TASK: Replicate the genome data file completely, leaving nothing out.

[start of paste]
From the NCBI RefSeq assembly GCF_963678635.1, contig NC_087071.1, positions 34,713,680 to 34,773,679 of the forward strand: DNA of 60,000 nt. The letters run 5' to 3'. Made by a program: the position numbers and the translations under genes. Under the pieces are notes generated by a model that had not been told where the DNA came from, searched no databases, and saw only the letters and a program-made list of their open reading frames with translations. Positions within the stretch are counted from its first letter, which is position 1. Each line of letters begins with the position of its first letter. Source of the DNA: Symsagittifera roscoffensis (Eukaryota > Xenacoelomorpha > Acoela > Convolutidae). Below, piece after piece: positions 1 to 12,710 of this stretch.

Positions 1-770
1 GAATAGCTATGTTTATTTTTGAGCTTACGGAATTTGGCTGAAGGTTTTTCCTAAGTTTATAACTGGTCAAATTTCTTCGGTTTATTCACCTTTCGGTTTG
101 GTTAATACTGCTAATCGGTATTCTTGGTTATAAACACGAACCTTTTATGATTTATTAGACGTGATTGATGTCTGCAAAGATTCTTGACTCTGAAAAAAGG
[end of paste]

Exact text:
From the NCBI RefSeq assembly GCF_963678635.1, contig NC_087071.1, positions 34,713,680 to 34,773,679 of the forward strand: DNA of 60,000 nt. The letters run 5' to 3'. Made by a program: the position numbers and the translations under genes. Under the pieces are notes generated by a model that had not been told where the DNA came from, searched no databases, and saw only the letters and a program-made list of their open reading frames with translations. Positions within the stretch are counted from its first letter, which is position 1. Each line of letters begins with the position of its first letter. Source of the DNA: Symsagittifera roscoffensis (Eukaryota > Xenacoelomorpha > Acoela > Convolutidae). Below, piece after piece: positions 1 to 12,710 of this stretch.

Positions 1-770
1 GAATAGCTATGTTTATTTTTGAGCTTACGGAATTTGGCTGAAGGTTTTTCCTAAGTTTATAACTGGTCAAATTTCTTCGGTTTATTCACCTTTCGGTTTG
101 GTTAATACTGCTAATCGGTATTCTTGGTTATAAACACGAACCTTTTATGATTTATTAGACGTGATTGATGTCTGCAAAGATTCTTGACTCTGAAAAAAGG